(UNDATED) A hot bowl of soup prepared for, and personally served to, a stranger is still one of the most sacred, hospitable acts of kindness known to mankind. It’s a simple thing, but then again, most things that truly matter are simple.
Our story starts on a cold wintry day on Orcas Island, Wash.
This past December, a woman drove by our local food bank and saw 40 to 50 people huddled in line waiting for a bag of groceries. She was particularly troubled when she saw a mother trying to shield her baby from the chill.
She decided something had to be done, so she called a few friends from the Community Church and asked them to join her in making some hot soup. She then went to the dentist who owned the adjacent building and asked if they could serve the soup from his lobby.
The next week, as people gathered in line, they received warm soup; those with small children were invited to stay in the lobby to keep warm until their number was called. A week later, the volunteers did this all over again and added freshly brewed coffee (donated by a local coffee roaster) to the mix.
Within weeks, the food bank moved to a clean, warm space with room for storage and serving at the Community Church; best of all, it was adjacent to a large fellowship hall with a fully equipped kitchen.
A young couple in the community was launching a catering business and they began donating a weekly hot food main dish. One of the volunteers offered a ride to a woman who had come for food, and on the way home learned this lunch was the only hot meal this woman had eaten in two weeks. The volunteer took the caterers aside and starting paying their weekly costs for the food. She asked them to add a salad too.
Soon every week, more people in the church and community were dropping by with hot dishes, salads, deserts and fresh vegetables. Six to 10 people were in the kitchen every week now. Nobody was in charge; nobody posted a sign up sheet; nobody planned a menu. People just showed up with food, and other people showed up to eat it.
Given the state of the economy, by summer the number of people using the food bank had doubled over the previous year, and at least that many were stopping by for the meal. On a particularly beautiful warm day, barbeque grills appeared and suddenly, hamburgers and hot dogs were on the menu. People spread out blankets and basked in the sun at the first-ever food bank picnic.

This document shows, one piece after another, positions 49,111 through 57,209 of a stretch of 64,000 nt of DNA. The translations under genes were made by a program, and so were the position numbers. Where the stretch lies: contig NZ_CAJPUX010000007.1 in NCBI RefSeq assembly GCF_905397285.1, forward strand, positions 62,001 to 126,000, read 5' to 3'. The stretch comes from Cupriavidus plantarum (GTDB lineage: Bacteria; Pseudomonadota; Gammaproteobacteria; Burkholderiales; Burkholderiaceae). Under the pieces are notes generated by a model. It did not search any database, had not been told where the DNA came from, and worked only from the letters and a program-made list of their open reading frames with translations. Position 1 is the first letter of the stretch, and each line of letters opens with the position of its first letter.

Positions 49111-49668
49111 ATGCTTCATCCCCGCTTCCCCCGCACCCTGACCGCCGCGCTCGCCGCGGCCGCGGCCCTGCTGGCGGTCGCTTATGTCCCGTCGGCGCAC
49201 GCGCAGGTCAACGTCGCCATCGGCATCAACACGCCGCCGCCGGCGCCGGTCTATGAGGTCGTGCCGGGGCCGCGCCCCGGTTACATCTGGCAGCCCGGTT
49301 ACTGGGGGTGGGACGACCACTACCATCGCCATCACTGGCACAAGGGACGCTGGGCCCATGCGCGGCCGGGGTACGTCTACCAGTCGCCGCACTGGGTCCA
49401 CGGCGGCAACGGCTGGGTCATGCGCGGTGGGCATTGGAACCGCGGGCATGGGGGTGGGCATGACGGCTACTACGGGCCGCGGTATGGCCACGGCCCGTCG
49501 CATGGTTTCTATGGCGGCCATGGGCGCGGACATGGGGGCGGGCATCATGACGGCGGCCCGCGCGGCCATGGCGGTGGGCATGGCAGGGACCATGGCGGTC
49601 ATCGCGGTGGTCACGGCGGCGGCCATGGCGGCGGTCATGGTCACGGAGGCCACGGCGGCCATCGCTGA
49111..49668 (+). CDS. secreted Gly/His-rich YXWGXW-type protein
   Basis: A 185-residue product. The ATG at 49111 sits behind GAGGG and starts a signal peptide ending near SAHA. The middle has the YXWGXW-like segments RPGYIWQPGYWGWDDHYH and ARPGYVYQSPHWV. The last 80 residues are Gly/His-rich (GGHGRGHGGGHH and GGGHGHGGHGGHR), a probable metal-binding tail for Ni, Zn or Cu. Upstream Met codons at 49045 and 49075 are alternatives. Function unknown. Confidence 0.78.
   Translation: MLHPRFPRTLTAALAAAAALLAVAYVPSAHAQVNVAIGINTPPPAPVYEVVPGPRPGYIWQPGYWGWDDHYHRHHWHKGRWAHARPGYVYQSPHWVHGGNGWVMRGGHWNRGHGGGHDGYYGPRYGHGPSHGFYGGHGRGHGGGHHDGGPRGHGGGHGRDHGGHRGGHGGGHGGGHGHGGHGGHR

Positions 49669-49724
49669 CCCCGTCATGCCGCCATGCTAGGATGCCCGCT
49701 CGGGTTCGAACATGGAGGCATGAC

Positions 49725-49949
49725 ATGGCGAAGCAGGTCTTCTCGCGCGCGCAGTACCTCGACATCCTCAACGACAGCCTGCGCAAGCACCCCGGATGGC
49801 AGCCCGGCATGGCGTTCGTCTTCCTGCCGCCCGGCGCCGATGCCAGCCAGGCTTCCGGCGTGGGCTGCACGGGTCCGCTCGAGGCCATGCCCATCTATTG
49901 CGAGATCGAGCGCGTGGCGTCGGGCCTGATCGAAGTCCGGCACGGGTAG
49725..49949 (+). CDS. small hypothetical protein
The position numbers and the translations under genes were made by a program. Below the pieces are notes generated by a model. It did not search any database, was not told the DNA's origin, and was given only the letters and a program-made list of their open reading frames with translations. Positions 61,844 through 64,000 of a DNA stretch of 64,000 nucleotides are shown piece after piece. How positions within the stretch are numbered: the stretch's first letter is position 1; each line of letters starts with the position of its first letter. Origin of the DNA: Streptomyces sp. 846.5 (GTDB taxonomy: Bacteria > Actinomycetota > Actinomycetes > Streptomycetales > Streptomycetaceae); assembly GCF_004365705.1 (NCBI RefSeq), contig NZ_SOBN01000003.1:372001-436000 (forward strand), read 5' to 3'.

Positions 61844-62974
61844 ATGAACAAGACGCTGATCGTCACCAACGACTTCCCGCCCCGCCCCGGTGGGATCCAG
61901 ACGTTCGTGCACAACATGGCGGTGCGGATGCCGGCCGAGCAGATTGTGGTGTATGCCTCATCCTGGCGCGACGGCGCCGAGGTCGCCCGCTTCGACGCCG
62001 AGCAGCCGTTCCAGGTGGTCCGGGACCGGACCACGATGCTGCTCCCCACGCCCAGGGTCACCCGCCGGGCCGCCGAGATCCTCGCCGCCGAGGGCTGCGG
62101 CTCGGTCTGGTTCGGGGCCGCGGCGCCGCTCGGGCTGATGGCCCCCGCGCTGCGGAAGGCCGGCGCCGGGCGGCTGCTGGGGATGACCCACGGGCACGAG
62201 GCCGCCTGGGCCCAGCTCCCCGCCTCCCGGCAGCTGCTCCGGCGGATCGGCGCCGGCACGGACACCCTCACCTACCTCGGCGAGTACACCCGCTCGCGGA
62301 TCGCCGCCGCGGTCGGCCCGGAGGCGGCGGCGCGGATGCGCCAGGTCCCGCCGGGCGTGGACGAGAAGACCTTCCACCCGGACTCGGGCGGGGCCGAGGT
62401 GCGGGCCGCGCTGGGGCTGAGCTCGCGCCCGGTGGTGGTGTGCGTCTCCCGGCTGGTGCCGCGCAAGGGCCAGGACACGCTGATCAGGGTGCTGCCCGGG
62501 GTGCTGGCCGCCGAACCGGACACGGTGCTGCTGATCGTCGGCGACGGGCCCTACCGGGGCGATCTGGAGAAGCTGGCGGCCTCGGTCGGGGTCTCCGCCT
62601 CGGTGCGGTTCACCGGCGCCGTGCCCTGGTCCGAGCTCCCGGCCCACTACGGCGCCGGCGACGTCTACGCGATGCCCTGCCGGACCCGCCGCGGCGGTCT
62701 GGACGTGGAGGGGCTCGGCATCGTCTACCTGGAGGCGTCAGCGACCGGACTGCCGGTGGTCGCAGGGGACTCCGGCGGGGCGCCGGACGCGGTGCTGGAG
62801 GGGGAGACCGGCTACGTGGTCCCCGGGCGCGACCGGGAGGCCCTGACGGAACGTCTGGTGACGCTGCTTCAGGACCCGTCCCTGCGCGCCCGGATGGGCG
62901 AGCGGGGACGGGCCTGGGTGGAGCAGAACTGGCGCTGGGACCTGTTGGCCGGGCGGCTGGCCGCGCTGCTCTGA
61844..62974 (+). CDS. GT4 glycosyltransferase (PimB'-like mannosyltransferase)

Jesus urged his followers to serve a cup of cool water to the poor on a hot day. Yet anyone who does this knows it’s not just the water that sanctifies the act. Far more significantly, an anonymous person is noticed, a person whose dignity is on the skids is treated with respect, a person who is in a down cycle is given a hand up by a person who’s holding their own.
Somebody might ask: Have any of the food bank visitors visited the church as a result of these efforts? The question itself reveals how church attendance goals — or the number of converts or baptisms — has sometimes replaced acts of kindness as a central mark of following Jesus.
Jesus told a parable about who will be included in the future kingdom of God. In the story, a king is separating his sheep from the goats. When the separation is made, the sheep wonder why they were chosen. Jesus replies that it is their acts of kindness to strangers that earned their place in the kingdom. “Truly I tell you, just as you did it to one of the least of these who are members of my family, you did it to me.”
Jesus finished saying, “Then he will say to the `goats,’ depart from me; for I was hungry and you gave me no food, I was thirsty and you gave me nothing to drink, I was a stranger and you did not welcome me, naked and you did not give me clothing, sick and in prison and you did not visit me.”